Wagonmaster declares: `Wagons, ho!'

On a cold and damp morning - not unlike the day when the Mormon pioneers left Winter Quarters for their Zion in the Rocky Mountains 150 years ago - a modern wagon train rolled out of Florence, a suburb of Omaha, April 21 to retrace the steps of the pioneers of 1847.

"Let the wagons roll!" Nebraska Gov. E. Benjamin Nelson had exclaimed moments earlier at a fog-enshrouded send-off in Miller Park in north Omaha. "Westward ho, wagons go!" declared Omaha Mayor Hal Daub. The governor and the mayor, along with Elder M. Russell Ballard of the Quorum of the Twelve, spoke to participants and spectactors before the wagon train pulled out. But the official "Wagons, ho!" came shortly after 8 a.m. when wagonmaster Joe Vogel of Red Cloud, Neb., gave the command for the wagon train to move out.Despite fog that blanketed the park, there was considerable anticipation among participants before the wagons rolled. The wagonmaster moved through the camp atop his horse, giving last-minute instructions over a bullhorn. Photographers and reporters from several news organizations - one cameraman came from Austria, a freelance writer from Japan and a broadcaster from England - interviewed those waiting to begin the trek. Most of the participants were dressed in period clothing. Particularly popular for news photos were young children who were dressed as their ancestors might have been in 1847.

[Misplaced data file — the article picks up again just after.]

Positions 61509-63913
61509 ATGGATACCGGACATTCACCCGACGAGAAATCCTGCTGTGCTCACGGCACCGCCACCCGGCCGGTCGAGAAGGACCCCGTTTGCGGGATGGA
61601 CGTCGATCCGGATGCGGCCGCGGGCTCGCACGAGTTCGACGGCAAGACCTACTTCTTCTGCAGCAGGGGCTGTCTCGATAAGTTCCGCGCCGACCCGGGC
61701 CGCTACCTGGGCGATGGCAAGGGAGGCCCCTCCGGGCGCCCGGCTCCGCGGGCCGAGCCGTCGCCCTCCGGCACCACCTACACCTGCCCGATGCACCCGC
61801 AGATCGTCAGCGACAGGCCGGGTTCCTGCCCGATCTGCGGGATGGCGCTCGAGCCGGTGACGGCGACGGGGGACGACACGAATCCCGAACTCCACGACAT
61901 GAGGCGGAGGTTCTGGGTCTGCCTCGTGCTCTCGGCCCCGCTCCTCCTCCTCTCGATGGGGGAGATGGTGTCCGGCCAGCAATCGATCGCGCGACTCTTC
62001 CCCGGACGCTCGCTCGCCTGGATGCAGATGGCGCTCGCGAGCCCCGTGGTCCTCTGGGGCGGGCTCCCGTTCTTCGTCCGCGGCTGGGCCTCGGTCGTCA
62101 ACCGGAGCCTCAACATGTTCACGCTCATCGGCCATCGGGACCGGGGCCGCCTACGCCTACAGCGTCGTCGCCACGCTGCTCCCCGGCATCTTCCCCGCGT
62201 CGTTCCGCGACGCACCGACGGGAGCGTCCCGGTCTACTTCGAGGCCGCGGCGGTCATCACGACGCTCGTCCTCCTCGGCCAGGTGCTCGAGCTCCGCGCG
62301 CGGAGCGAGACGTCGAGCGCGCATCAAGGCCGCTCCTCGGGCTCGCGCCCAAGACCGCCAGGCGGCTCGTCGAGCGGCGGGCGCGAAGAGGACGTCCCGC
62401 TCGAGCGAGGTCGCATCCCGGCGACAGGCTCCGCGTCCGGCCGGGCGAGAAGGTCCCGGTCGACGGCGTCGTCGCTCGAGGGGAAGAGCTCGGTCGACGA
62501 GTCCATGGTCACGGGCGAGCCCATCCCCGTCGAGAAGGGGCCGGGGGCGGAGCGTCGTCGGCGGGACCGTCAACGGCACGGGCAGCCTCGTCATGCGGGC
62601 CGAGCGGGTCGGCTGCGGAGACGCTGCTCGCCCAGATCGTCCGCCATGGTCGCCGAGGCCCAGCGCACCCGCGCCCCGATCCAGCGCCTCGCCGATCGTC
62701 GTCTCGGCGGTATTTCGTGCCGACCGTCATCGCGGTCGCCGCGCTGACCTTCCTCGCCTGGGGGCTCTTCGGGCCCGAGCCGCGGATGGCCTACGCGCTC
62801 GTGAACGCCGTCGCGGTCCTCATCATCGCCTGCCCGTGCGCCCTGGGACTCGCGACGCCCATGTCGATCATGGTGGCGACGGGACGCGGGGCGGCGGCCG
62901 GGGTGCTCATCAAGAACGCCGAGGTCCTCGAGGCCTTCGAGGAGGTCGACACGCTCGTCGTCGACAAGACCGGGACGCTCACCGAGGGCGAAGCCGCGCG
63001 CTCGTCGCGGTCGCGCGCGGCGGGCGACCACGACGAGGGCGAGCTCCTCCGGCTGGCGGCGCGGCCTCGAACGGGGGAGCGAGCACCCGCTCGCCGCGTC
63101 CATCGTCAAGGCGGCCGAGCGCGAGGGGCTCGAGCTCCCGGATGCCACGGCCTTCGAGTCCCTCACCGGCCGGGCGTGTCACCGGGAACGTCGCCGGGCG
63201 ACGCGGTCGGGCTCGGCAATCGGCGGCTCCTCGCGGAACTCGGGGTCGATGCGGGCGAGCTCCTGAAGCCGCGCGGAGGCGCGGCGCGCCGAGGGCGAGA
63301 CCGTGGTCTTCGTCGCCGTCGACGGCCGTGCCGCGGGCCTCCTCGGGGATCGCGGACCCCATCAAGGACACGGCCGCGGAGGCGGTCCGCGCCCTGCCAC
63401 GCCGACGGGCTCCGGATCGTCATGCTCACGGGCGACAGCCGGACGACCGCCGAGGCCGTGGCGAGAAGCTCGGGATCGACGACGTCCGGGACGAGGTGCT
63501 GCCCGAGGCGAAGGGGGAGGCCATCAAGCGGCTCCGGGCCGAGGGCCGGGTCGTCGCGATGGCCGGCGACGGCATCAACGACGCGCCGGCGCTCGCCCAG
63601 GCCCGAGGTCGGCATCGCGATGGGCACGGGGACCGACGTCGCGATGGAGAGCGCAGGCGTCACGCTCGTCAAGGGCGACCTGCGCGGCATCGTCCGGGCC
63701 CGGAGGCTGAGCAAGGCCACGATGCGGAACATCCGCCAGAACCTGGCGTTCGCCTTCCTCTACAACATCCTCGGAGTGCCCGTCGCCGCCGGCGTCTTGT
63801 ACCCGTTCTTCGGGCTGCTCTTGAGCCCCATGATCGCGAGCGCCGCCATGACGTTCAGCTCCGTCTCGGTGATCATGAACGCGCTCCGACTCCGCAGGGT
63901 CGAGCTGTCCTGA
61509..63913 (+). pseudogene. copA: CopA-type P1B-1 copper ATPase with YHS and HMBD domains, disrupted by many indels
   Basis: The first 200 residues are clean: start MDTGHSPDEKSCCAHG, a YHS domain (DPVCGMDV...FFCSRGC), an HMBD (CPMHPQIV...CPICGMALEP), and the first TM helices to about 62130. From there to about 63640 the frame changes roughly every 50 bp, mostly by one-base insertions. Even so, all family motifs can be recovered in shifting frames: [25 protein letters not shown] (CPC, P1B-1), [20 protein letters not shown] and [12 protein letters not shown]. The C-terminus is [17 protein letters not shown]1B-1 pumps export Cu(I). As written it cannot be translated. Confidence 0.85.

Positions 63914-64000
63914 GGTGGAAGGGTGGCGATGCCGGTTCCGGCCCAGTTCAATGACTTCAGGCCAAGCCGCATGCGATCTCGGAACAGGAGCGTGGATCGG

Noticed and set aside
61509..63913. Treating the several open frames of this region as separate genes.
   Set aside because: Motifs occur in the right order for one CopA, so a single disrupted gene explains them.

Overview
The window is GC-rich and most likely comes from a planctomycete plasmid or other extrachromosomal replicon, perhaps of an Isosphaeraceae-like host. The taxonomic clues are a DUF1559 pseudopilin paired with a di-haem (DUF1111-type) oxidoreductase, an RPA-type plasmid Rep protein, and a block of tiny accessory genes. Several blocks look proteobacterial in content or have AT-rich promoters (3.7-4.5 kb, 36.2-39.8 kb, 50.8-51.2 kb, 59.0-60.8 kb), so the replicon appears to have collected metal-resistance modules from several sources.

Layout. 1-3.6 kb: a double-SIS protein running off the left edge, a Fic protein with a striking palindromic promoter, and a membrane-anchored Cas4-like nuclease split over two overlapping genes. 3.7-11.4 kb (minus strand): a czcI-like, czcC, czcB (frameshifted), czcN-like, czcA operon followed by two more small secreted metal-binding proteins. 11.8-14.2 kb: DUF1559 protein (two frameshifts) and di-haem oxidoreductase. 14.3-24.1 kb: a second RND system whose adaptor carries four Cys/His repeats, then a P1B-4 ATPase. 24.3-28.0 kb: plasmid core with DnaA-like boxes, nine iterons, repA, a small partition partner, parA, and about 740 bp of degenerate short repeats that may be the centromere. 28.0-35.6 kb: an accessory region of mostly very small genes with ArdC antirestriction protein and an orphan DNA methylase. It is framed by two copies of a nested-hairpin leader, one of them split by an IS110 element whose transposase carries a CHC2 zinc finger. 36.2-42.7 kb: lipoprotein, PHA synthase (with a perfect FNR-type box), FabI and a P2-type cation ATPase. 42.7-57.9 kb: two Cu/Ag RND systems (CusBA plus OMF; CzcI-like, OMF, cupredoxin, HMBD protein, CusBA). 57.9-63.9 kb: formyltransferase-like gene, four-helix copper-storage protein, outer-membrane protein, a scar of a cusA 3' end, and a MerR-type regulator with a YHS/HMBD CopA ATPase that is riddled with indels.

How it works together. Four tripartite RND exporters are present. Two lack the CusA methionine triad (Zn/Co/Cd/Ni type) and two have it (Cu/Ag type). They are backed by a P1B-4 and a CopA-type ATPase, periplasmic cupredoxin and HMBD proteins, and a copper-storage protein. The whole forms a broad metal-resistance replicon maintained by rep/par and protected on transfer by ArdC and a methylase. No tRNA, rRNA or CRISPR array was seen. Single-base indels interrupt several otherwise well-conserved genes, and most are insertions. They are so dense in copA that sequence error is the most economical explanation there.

In the damp, foggy morning, barely touched by daylight, the 30-minute sendoff gathering was held at the site in the park where two days earlier President Gordon B. Hinckley adddressed the participants and gave them counsel to follow on the trail.

The contingent moving out of Florence was the second wagon train to leave the Middle Missouri Valley in commemoration of the pioneer trek. On April 19, another wagon train left Council Bluffs, Iowa, and will follow the south, or Oxbow, Trail. This trail was followed by many of the pioneers who left a few years later than 1847 and traveled south of the Platte River until they crossed to join the other route, known as the "Mormon Trail."

The south wagon train will meet up with the north group on May 7 in Kearney, Neb., and from there until they arrive July 22 in the Salt Lake Valley they will travel together.

President Hinckley, as he spoke at the send-off of the north wagon train on April 19, remarked: "One hundred and fifty years ago this was a very vital place. There were people scurrying around, working night and day, forges were roaring, horses were bring shod, the last steps were made to provide for the wagons, food was being stockpiled, everything that they were taking with them was being piled onto those wagons. They were on a journey of destiny. They were creating history. They were involved in a great and significant and wonderful thing.

"How thankful I am for the vision and the faith, for the strength and the capacity, for the resolution of our pioneer forebears who left here at this season of the year in 1847 to go to a place they were not acquainted with in any way."

President Hinckley then told the modern-day pioneers, "That which you are doing is not going to be easy. You have more than three months of long and difficult travel ahead of you."